Wakefield schools have been the source of much controversy since their relationship with the MAT concept began. In 2010, Wakefield City Academies Trust (WCAT) took over 14 primary schools and seven secondary schools across Yorkshire.
In 2017, two weeks into the 2017/18 school year, the trust pulled out of the management of all these schools, throwing their operations into chaos.
Full information about what happened has never been published, but stories of the chief executive spending lavishly on equipment for his own office and giving contracts to his own company for school supplies began to trickle into the mass media.
By 2019, it became clear that any money the trust had taken for running the schools would never be recovered, due to its entry into liquidation proceedings. The wind-up process alone cost the public purse £200,000. The company was found to have paid at least £440,000 to other companies owned by the chief executive.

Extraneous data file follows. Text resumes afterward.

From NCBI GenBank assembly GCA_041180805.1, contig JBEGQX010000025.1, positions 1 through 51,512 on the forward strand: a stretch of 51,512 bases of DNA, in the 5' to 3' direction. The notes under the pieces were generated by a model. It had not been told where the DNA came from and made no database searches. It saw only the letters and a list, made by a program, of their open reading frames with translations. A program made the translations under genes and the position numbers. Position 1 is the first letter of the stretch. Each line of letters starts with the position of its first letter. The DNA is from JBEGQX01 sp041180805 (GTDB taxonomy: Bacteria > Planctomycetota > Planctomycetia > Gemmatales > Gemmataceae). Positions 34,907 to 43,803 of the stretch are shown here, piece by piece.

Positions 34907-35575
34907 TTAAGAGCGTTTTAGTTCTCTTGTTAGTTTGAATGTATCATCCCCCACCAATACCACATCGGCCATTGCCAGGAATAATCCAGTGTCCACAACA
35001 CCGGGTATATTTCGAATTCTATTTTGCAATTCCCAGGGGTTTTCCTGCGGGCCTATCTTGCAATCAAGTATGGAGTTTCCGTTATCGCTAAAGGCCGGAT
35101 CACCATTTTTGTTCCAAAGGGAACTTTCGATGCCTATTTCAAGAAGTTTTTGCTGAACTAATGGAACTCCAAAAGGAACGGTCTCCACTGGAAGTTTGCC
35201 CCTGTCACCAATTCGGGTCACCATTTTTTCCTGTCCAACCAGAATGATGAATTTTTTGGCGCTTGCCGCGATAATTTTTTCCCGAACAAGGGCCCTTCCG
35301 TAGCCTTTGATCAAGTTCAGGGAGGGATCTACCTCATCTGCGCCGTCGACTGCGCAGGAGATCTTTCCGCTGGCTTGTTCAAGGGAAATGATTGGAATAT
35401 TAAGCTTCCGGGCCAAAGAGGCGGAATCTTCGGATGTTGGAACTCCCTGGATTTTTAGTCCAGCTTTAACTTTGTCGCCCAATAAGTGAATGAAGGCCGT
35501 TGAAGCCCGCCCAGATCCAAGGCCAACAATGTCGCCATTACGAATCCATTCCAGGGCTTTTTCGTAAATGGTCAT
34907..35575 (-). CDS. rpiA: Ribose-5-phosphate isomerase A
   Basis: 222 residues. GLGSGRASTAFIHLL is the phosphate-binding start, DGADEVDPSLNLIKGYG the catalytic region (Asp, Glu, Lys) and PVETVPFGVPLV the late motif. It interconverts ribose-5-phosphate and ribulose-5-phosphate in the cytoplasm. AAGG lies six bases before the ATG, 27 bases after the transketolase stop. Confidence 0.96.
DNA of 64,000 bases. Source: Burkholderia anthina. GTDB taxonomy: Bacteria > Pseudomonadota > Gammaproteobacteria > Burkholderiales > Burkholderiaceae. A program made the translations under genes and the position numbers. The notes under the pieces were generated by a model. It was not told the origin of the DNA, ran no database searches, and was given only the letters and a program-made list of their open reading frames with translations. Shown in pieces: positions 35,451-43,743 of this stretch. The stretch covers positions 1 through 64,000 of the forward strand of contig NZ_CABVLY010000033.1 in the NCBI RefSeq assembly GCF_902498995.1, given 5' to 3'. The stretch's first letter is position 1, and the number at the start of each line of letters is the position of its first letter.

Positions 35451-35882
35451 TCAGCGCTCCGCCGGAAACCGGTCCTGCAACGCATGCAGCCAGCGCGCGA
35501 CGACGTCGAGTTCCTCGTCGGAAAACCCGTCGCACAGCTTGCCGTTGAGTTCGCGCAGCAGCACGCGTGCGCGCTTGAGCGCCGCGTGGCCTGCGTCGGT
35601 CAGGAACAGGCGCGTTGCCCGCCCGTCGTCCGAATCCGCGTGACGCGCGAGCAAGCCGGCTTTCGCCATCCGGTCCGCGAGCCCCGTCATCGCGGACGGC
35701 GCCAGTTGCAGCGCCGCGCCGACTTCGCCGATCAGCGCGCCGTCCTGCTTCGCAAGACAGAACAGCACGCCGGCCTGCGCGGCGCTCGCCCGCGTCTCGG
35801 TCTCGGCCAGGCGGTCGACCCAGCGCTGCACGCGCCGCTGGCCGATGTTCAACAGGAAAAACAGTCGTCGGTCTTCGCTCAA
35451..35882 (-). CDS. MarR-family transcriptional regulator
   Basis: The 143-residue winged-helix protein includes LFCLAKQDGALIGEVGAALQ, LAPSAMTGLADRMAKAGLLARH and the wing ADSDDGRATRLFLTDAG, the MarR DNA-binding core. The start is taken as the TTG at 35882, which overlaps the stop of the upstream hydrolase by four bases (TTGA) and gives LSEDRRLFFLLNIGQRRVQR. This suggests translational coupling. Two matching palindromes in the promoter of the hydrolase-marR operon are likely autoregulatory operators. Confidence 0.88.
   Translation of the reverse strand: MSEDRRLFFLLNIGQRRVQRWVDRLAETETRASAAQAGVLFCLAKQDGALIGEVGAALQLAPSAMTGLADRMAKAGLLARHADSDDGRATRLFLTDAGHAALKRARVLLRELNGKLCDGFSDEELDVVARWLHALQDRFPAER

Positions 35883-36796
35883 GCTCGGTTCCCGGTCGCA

PTA money that had been raised by parent-led initiatives totalling around £220,000 had been stored in the trust’s accounts and was therefore irrecoverable. Attempts by families and the local authority to get further information on this met with silence.
In 2018, Outwood Grange MAT stepped up to take over the ex-WCAT schools; but their tenure, too, has been dogged by controversy.
Flattening the grass technique at Outwood Grange
In early 2019, the secondary schools overseen by Outwood Grange were accused of using a technique known as ‘flattening the grass’ to instil discipline. The Department for Education’s response was to point out that the academy contract gave schools more independence to follow their own agendas, so their ability to intervene was limited, although they added that they didn’t agree with initiatives that “deliberately set out to upset children”.
‘Flattening the grass’ allegedly involved MAT executives visiting each school en masse, to stand around the edge of the assembly hall whilst the head teacher emphasises behaviour expectations to each year group in turn.